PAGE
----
adolescence. The increases in such activity correlate with increases in the
children’s self-reported resistance to peer influence.
This pattern was regarded as important given that better regulation of
responses to emotional expressions appears to be related to improved ability
to resist peer pressure
( and displays of emotion are one means by which peers try to exert that
In summary, the transition into adolescence does seem to be associated with
greater sub-cortical reactivity to facial expressions of emotion ( notably
happiness and sadness ) ; but not all of this increased reactivity is indicative
of emotional uncertainty and limited capacity to resist peer influences. It is not
the case that increased sub-cortical brain activity beginning in adolescence
will inevitably lead to impulsive and risky behaviour. Instead, such increased
activity can mark the capacity for increased regulation of reaction to
The practical implication was for selecting early adolescence as the time for
interventions designed to lead to better emotional regulation, including the
ability and willingness to resist negative influences from peers and to reject
those peer norms related to risky and anti-social behaviours. The
recommendation was for focusing upon those young people who already have
a history of behavioural difficulties and of being easily led into inappropriate
While the report concerning the relative effectiveness of different interventions
for nocturnal enuresis can speak for itself, one might just comment on the
situation described by the authors where there is an apparent
compartmentalisation of actions and little combined and cooperative working
In this country, there has been much talk of multi-professional teams, but, to
the present writer at least, the teamwork has appeared largely to involve the
coming together of staff from various groups within the same profession (
Education ) rather than a true overlap and sharing of knowledge and action
among Education and Health and Social Services.
Further, it may not be made clear what are the major roles and responsibilities
of members of these (so-called) multi-disciplinary teams with the risk lest the
impression is given that all the professionals within the team are much the
same. There may be an overlap in expertise and experience, but there are, or
should be, clear differences in prime roles and training and background
otherwise it would not be much of a team !
One can appreciate, too, the pressures of time upon the various professionals
in all the different domains and the need to shift culture towards a greater
sharing of ideas and activities … with enuresis a good example of the kind of
disorder where there may well be a real overlap of medical, psychological,
and social issues ( and one notes the current finding of the likely benefits of
combining behavioural and pharmacological interventions ). … but the anxiety
is that, in the current financial climate with threats to staffing levels, the
opportunity for meaningful liaison will not get any greater but may well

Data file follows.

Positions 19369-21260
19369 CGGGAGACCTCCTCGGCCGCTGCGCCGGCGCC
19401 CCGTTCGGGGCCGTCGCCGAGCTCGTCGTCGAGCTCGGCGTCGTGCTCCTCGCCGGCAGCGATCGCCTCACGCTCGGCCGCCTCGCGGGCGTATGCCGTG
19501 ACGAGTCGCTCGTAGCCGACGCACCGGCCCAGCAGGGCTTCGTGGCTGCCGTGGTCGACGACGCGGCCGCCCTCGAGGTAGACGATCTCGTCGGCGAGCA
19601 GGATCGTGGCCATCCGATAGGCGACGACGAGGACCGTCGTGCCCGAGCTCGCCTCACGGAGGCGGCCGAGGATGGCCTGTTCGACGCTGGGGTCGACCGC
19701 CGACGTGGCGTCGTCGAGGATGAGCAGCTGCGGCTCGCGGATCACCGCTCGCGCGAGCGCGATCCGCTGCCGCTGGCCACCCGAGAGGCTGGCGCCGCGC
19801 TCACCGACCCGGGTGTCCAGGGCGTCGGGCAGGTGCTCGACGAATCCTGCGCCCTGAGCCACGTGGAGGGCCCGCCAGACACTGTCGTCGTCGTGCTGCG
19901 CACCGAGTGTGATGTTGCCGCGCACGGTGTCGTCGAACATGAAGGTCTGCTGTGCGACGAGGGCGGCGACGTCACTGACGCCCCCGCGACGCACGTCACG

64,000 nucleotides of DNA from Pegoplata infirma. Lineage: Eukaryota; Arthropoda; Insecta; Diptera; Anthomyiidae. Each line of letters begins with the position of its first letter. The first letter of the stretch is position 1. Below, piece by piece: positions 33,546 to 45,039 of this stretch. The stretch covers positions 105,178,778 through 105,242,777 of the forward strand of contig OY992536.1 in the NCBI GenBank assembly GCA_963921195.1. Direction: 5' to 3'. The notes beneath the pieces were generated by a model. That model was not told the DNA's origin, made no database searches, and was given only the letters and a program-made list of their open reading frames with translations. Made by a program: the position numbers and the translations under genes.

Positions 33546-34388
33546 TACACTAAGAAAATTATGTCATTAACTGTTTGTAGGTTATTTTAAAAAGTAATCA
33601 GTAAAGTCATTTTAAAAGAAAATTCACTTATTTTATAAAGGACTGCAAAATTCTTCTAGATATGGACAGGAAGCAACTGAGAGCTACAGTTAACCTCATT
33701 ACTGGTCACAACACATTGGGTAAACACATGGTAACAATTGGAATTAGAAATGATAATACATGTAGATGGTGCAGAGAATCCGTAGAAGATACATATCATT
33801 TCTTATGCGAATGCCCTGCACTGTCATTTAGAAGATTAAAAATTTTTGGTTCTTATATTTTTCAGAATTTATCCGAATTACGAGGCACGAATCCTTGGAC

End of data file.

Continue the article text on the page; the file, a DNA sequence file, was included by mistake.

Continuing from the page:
become more limited.
It is worrying, too, to note the authors’ comment about the gap between
research evidence and actual practice ( in dealing with enuresis in this
instance ), highlighting the common need to determine how to ensure
meaningful continuing professional development … otherwise the concept of
evidence-based practice will remain more of an ideal than a reality.
In respect of Seasonal Affective Disorder, the message appears to be that
one should be a little cautious and not too generous in applying this
classification to self or others. SAD appears to be part of a spectrum of
depressive states, with an actual and major depressive disorder at one end,
and the common experience of mildly negative feelings and relative inertia
during the dark Winter months at the other. SAD would fall somewhere
between these extremes, probably nearer to the lower end of the spectrum.
The notes on young teenagers and peer pressure highlights the way in which
observable behaviour and attitudes is a matter of the interaction of
maturational, environmental, and social factors.
Therefore, while noting the logic of implementing behavioural programmes
designed to reduce the probability of antisocial or risky activities at a time
when neural development has created a receptivity ( and before any problem
behaviour has become entrenched ), it may prove common for there to be
marked individual variation in the response to such an intervention. The likely
need is for access to a range of preventive and remedial strategies and
programmes in order to accommodate the range of individual needs and
The concept of readiness for learning appears to apply to social and
emotional curricula as much as to academic curricula.
* * * * *
Brown M., Pope A., and Brown E. 2011 Treatment of primary nocturnal
enuresis in children : a review. Child : Care, Health, and Development 37(2)
Ghaemi N. 2011 The saddest time of year. Medscape Psychiatry and
Mental Health. February 3rd 2011
Glazener C., Evans J., and Peto R. 2004 Treating nocturnal enuresis in
children : review of evidence. Journal of Wound, Ostomy, and Continence
Nursing. 31 223-234
Pfeifer J., Masten C., Moore W., Oswald T., Mazziotta J., Iacoboni M., and
Dapretto M. 2011 Entering adolescence : resistance to peer influence, risky
behaviour, and neural changes in emotion reactivity. Neuron 69 1029-1036